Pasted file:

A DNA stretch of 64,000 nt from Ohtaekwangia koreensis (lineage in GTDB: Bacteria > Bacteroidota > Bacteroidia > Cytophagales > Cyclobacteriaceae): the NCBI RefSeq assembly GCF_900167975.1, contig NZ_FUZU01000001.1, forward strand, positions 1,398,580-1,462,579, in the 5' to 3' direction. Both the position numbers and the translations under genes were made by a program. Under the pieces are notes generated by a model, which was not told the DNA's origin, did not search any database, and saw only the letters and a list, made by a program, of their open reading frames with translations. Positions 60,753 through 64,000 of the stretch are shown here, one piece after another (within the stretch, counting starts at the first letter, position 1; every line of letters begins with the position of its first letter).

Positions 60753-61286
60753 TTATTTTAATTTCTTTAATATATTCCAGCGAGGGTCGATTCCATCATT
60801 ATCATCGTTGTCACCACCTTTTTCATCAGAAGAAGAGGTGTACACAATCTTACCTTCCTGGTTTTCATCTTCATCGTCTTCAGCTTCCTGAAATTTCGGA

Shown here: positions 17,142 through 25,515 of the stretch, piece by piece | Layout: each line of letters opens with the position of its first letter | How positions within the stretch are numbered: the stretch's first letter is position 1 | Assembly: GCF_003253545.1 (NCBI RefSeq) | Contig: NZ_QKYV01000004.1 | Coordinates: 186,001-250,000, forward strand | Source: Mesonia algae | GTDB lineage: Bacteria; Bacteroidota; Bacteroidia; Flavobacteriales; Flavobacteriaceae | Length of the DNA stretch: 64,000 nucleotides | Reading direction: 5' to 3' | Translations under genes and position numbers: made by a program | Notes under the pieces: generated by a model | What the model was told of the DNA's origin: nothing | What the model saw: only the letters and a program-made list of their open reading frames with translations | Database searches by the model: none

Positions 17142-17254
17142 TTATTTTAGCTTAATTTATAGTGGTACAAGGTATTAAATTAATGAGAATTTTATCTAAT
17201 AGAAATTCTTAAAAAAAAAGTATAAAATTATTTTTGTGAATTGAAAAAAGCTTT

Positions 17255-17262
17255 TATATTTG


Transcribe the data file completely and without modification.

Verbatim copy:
A DNA stretch of 64,000 nt from Ohtaekwangia koreensis (lineage in GTDB: Bacteria > Bacteroidota > Bacteroidia > Cytophagales > Cyclobacteriaceae): the NCBI RefSeq assembly GCF_900167975.1, contig NZ_FUZU01000001.1, forward strand, positions 1,398,580-1,462,579, in the 5' to 3' direction. Both the position numbers and the translations under genes were made by a program. Under the pieces are notes generated by a model, which was not told the DNA's origin, did not search any database, and saw only the letters and a list, made by a program, of their open reading frames with translations. Positions 60,753 through 64,000 of the stretch are shown here, one piece after another (within the stretch, counting starts at the first letter, position 1; every line of letters begins with the position of its first letter).

Positions 60753-61286
60753 TTATTTTAATTTCTTTAATATATTCCAGCGAGGGTCGATTCCATCATT
60801 ATCATCGTTGTCACCACCTTTTTCATCAGAAGAAGAGGTGTACACAATCTTACCTTCCTGGTTTTCATCTTCATCGTCTTCAGCTTCCTGAAATTTCGGA

Shown here: positions 17,142 through 25,515 of the stretch, piece by piece | Layout: each line of letters opens with the position of its first letter | How positions within the stretch are numbered: the stretch's first letter is position 1 | Assembly: GCF_003253545.1 (NCBI RefSeq) | Contig: NZ_QKYV01000004.1 | Coordinates: 186,001-250,000, forward strand | Source: Mesonia algae | GTDB lineage: Bacteria; Bacteroidota; Bacteroidia; Flavobacteriales; Flavobacteriaceae | Length of the DNA stretch: 64,000 nucleotides | Reading direction: 5' to 3' | Translations under genes and position numbers: made by a program | Notes under the pieces: generated by a model | What the model was told of the DNA's origin: nothing | What the model saw: only the letters and a program-made list of their open reading frames with translations | Database searches by the model: none

Positions 17142-17254
17142 TTATTTTAGCTTAATTTATAGTGGTACAAGGTATTAAATTAATGAGAATTTTATCTAAT
17201 AGAAATTCTTAAAAAAAAAGTATAAAATTATTTTTGTGAATTGAAAAAAGCTTT

Positions 17255-17262
17255 TATATTTG